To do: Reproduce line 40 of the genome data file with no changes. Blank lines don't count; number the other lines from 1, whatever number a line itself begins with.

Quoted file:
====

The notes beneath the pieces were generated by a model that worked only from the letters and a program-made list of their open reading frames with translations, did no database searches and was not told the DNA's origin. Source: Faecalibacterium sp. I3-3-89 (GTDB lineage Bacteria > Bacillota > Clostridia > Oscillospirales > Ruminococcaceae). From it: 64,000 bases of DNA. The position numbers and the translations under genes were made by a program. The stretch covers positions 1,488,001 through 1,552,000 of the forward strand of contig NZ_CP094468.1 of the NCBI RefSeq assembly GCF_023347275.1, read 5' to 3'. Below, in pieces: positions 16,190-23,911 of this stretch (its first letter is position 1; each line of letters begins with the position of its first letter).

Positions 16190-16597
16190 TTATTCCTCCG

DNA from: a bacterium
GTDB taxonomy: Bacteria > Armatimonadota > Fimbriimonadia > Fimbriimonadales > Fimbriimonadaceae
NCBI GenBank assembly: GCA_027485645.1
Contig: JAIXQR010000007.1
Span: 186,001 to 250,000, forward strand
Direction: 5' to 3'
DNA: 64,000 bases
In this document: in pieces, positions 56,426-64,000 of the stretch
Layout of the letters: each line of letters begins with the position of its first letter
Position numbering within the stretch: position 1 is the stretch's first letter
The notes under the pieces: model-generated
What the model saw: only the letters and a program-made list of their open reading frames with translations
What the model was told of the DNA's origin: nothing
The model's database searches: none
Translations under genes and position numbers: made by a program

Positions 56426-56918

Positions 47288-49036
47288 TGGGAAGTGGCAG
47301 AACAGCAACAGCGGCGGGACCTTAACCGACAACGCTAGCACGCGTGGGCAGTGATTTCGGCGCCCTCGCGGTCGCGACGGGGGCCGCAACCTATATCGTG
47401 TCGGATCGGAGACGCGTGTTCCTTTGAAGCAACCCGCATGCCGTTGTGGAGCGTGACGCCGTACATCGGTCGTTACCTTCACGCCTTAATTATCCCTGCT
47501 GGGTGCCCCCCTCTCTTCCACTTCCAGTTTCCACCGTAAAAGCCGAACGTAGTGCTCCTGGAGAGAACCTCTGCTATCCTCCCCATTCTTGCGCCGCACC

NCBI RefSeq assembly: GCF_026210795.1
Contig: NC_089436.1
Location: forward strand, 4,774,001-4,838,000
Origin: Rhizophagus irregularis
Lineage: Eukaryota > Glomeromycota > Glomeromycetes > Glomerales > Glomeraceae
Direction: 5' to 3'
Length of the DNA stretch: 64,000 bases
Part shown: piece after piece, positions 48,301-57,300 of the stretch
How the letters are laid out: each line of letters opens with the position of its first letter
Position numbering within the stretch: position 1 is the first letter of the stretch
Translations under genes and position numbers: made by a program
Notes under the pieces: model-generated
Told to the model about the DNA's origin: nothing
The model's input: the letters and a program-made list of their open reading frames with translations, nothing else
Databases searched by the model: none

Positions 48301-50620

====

Positions 48301-50620